Breaking a taboo
Muslims in Germany make up about five percent of the country’s total population of 82 million, making them Germany’s largest religious minority. Jews account for a little more than 0.1 percent of the country’s population. Koschmieder, whose field of research includes both right-wing extremism and anti-Semitism, explained that public hate speech towards Jews is taboo in German society, or at least it was – until this summer.
“They don’t know or they don’t care for this taboo,” said Koschmieder of the pro-Palestinian protesters who shouted anti-Semitic slogans on the streets of Berlin. “This taboo is more often challenged these days.”
The boundary between legitimate political criticism and projection of Jewish hatred are very narrow and easily crossed, according to Daniel Alter, a prominent rabbi in Berlin’s Jewish community. Alter said most anti-Semitic acts were carried out by people with a Christian background – which was confirmed by Berlin police spokesperson Stefan Redlich. However, Alter added, the anti-Semitism of young Muslims much more openly perpetrates acts of hatred against Jews.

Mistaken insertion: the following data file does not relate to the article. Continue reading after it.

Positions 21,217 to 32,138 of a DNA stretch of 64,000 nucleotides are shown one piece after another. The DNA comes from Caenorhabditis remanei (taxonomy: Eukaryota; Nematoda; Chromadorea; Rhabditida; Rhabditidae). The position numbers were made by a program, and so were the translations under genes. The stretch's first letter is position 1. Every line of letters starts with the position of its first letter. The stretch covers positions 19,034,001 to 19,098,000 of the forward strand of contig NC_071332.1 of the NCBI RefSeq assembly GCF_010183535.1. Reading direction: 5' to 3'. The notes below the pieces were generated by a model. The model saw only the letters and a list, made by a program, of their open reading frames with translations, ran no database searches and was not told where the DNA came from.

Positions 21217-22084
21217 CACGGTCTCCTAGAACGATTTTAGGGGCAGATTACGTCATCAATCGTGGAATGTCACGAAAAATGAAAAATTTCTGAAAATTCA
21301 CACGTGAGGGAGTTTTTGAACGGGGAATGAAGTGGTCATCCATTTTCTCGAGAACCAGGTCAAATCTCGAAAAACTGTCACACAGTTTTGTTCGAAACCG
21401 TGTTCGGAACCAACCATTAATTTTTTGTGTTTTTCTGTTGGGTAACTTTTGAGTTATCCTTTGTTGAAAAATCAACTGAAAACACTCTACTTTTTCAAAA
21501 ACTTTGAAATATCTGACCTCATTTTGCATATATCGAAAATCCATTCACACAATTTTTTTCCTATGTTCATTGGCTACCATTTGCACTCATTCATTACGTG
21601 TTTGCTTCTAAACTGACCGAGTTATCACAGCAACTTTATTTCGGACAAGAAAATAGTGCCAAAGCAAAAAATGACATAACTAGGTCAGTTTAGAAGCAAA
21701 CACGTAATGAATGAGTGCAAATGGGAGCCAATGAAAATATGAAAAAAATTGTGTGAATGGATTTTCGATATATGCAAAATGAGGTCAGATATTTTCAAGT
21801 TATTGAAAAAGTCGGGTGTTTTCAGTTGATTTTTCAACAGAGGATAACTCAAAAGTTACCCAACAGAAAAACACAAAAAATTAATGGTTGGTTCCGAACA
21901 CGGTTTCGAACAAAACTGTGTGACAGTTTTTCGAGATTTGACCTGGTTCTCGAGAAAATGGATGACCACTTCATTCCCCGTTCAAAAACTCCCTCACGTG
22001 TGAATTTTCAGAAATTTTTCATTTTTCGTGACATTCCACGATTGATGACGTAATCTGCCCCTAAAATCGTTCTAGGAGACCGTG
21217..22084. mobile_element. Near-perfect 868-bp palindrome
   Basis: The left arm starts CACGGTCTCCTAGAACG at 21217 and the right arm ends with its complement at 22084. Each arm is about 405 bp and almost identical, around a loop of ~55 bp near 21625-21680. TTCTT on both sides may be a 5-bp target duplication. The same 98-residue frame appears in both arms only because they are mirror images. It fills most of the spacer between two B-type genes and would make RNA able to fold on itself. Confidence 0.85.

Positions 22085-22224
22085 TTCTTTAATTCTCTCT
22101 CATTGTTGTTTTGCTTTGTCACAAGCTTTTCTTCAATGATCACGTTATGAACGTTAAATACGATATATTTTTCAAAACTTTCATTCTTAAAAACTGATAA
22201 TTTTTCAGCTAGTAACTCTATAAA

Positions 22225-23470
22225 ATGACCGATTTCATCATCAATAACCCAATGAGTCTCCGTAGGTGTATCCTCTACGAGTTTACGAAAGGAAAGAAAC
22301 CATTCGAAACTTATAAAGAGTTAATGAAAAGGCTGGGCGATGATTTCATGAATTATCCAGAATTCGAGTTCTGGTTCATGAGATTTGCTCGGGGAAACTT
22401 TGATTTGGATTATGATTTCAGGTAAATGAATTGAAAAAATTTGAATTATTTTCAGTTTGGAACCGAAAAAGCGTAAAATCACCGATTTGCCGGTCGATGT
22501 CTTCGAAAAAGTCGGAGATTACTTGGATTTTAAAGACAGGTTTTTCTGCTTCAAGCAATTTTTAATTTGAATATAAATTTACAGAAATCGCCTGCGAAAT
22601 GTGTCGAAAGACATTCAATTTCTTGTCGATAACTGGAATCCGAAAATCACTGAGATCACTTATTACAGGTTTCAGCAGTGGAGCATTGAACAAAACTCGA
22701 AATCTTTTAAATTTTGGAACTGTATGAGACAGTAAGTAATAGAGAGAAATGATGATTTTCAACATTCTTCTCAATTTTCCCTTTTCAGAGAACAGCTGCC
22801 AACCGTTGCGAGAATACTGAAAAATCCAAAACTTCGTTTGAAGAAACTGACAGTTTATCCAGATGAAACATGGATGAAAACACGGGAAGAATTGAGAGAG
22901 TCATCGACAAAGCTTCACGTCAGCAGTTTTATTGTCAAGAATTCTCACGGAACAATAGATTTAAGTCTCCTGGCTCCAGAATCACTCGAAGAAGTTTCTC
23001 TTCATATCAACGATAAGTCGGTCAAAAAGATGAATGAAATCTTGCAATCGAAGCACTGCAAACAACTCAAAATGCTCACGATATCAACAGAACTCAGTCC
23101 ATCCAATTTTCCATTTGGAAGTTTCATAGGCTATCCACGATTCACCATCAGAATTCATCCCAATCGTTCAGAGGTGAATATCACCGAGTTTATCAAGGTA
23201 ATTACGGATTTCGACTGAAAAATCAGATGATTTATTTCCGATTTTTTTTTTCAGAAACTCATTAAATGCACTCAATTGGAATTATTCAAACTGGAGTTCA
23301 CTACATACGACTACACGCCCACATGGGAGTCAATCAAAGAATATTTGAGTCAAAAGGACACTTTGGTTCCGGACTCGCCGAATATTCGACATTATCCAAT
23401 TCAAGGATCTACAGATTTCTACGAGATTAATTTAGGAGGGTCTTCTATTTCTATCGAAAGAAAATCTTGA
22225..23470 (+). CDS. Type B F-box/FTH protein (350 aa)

“There are areas in Berlin in which it is definitely not wise if you are identifiable as a Jew,” Alter said. “Unfortunately, it is in the regions where young Muslim people congregate and hang out. If I pass by there, and if somebody can identify me as a Jew, I get at least verbally harassed.”
Two years ago, Alter was a victim of anti-Semitic violence. A group of young men of Arab descent attacked the rabbi on the street as he was walking with his seven-year-old daughter. They asked him if he was Jewish, and when he replied yes, they beat him up and threatened his daughter. He was hospitalised that evening with a fractured cheekbone.
‘No-go areas’ in Berlin
|Armin Langer (right) co-founded the Salaam-Schalom Initiative [Yermi Brenner/Al Jazeera]|
Berlin police recorded eight other instances of anti-Semitic violence in 2013, and five since the beginning of 2014.
In an interview last year with a German newspaper, Alter suggested that parts of Neukoelln, a Berlin district with a large Muslim population, are “no-go areas” for Jews wearing visible religious symbols like the kippah because they would be under threat.
That statement triggered Armin Langer, a 24-year-old Jewish resident of Neukoelln, to reach out to others in his neighbourhood. Langer co-founded the Salaam-Schalom Initiative, an inter-religious dialogue group whose members include Muslims, Jews, Christians and atheists.
The group meets on a regular basis in Neukoelln and organises community events, panels and open discussions – all aimed at creating direct communication between people from different religions and backgrounds. Langer is convinced the best way to eliminate racism is to take on all sorts of it at once.
“We deal with anti-Semitism and Islamophobia at the same time,” he said. “They are simply too strongly connected to deal with them apart.”